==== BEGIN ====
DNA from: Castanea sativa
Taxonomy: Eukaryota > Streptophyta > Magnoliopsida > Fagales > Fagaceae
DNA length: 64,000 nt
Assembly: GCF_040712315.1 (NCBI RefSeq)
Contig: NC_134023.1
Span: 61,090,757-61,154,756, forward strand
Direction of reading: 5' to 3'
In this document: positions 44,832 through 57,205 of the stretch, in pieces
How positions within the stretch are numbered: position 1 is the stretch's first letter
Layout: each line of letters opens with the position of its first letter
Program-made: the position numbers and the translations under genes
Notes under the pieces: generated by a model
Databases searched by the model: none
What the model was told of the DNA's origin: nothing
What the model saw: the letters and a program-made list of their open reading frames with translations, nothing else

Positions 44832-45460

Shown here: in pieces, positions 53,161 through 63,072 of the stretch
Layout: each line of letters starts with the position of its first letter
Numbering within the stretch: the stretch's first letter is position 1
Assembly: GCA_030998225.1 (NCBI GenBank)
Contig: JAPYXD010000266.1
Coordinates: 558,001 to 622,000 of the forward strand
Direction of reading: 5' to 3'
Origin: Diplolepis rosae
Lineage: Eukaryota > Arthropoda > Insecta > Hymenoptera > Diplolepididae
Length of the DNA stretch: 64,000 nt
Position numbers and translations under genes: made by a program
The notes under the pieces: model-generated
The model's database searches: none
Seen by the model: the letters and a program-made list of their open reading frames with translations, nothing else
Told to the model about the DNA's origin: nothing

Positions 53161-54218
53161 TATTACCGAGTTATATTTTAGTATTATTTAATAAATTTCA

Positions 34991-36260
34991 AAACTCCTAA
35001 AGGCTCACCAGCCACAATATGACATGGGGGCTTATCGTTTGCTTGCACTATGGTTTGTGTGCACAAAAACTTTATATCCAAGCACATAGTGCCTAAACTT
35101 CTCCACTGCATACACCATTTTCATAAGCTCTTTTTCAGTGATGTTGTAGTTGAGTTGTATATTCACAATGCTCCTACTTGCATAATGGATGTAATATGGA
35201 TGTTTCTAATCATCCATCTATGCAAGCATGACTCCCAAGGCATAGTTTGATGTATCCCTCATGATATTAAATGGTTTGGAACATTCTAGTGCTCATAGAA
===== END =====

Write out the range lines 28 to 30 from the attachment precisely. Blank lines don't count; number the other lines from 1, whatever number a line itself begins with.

The notes under the pieces: model-generated
The model's database searches: none
Seen by the model: the letters and a program-made list of their open reading frames with translations, nothing else